health

Microsoft Band and Health get first big content update

Microsoft Band and Health get first big content update

Microsoft's relatively new Band wearable (check out our review) has received its first big content update, and with it comes a particular focus on Guided Workouts, which is said to be one of the more popular offerings consumers get with the device. Likewise the Health app has been updated as part of this, and Microsoft promises this is the first of what will soon be a series of updates -- more details on those future updates will be forthcoming soon enough.

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AmpStrip packs Band-Aid with biometrics: Hands-on

AmpStrip packs Band-Aid with biometrics: Hands-on

Fitness wearables haven't been in short supply here at CES, but whether they're on your wrist as a watch or band, or clipped to your clothes, there's the hassle of always remembering to attach them. AmpStrip aims to bypass that by sticking to your skin, a digital, wireless Band-Aid that can track heart rate and movement and then funnel that data via Bluetooth to your phone. By opting for direct skin contact, AmpStrip says, not only are the biometric readings more accurate, but you can go several days without having to think about the sensor itself.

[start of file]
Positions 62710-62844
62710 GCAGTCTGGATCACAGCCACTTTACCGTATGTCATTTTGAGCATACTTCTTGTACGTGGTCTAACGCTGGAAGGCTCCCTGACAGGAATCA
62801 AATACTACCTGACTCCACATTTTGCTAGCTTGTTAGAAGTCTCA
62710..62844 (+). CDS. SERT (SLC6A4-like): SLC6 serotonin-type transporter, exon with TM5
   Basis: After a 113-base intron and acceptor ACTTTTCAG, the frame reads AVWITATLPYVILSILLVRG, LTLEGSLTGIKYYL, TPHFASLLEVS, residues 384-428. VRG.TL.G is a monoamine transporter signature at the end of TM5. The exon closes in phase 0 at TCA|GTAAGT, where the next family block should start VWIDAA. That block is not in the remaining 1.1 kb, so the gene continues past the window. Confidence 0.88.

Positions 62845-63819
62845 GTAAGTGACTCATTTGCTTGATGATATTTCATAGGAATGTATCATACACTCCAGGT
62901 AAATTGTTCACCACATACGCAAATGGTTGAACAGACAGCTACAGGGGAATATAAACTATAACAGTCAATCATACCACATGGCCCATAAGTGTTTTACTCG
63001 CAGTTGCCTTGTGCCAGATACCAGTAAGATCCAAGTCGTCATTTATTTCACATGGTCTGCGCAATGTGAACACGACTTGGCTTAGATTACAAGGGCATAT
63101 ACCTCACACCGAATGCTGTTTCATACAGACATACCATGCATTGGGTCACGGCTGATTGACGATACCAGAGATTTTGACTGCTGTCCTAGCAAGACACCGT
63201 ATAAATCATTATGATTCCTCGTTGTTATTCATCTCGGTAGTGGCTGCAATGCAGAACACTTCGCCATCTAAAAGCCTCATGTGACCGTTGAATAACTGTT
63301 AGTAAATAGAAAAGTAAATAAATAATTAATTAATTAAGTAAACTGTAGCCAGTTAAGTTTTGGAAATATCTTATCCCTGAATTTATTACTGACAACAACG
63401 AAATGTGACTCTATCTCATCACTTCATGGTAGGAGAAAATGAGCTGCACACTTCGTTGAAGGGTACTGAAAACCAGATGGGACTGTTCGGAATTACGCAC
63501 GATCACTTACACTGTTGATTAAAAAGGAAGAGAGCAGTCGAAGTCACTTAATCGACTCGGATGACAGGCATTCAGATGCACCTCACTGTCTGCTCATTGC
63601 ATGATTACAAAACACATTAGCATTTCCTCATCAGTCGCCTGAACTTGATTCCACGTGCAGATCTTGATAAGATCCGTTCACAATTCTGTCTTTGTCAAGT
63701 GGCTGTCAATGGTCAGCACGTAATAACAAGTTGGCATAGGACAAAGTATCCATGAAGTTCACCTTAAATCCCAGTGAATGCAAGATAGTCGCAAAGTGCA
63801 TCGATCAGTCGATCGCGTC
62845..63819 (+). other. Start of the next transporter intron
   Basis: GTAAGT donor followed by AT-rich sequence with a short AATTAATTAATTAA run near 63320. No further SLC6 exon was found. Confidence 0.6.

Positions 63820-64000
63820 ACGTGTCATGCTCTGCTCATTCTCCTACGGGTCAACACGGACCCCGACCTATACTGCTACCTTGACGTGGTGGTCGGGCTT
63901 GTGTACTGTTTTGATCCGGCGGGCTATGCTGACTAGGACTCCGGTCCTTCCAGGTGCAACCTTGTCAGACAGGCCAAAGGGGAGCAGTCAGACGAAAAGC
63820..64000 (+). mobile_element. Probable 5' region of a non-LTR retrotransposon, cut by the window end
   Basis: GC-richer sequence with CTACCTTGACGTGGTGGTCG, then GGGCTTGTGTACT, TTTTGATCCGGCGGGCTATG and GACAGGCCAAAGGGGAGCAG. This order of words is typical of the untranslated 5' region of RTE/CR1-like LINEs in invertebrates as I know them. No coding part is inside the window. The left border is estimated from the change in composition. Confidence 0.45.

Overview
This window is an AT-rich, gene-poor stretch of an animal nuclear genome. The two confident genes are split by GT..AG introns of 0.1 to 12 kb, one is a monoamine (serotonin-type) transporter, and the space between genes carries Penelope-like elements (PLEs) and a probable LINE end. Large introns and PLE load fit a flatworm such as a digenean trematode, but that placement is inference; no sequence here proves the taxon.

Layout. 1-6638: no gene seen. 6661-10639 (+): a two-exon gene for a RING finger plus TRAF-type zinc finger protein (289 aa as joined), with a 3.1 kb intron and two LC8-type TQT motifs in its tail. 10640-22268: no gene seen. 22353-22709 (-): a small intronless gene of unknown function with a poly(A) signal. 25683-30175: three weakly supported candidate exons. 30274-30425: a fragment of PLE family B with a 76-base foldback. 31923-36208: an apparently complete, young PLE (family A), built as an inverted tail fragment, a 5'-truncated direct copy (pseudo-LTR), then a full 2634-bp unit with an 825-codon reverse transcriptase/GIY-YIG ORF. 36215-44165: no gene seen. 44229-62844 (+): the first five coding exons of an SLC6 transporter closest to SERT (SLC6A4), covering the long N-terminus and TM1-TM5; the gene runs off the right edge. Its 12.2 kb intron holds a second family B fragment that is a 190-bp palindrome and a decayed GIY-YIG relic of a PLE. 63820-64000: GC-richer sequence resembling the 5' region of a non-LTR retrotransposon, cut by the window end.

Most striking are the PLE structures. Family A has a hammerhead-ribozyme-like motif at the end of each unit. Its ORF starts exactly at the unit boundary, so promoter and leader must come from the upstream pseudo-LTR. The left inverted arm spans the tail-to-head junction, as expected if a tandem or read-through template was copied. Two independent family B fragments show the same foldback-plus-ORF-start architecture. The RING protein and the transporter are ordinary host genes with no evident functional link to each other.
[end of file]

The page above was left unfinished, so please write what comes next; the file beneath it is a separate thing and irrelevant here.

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Smart health for kids: eSkin Thermometer, Smart Pacifier

Smart health for kids: eSkin Thermometer, Smart Pacifier

Why should grownups get all the smart toys? In the ever growing attempt to make everything smarter, a few companies are gearing up to address the youngest generation as well. But these two particular smart products don't simply cater to kids. Unlike entertainment or even educational smart devices, this VivaLnk eSkin Termometer and BlueMaestro Pacif-i Smart Pacifier are specifically designed to help kids go through the horrifying ordeal of being sick, with as minimum fuss or stress for both the kid and their parent.

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HTC announces fitness partnership with Under Armour

HTC announces fitness partnership with Under Armour

When you’re working out, there’s a good chance you’re wearing Under Armour. The fitness apparel and footwear brand has a solid reputation as in that realm, and is attempting to take it a step further by introducing UA Record. The Record platform will sync all those wearables you might have strapped to you that keep track of your performance or activity level. HTC, known for their wonderful products on their own field, have announced they’re partnering with Under Armour on Record to provide devices for the platform.

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InBody activity tracker adds body composition to the mix

InBody activity tracker adds body composition to the mix

InBody, a company that specializes in body composition analysis machines, is here at CES 2015 to introduce a more portable version of its products. Simply and plainly called the InBody Band, this smart wearable combines the best of fitness and medical worlds. Not only does it sport the core features that you'd expect in an activity tracker, it also boasts of InBody's medical expertise in the area of body composition analysis, giving wearers an even deeper insight into their current state as well as the overall effects of their activities and exercises.

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Withings Activité Pop finally melds watch and smarts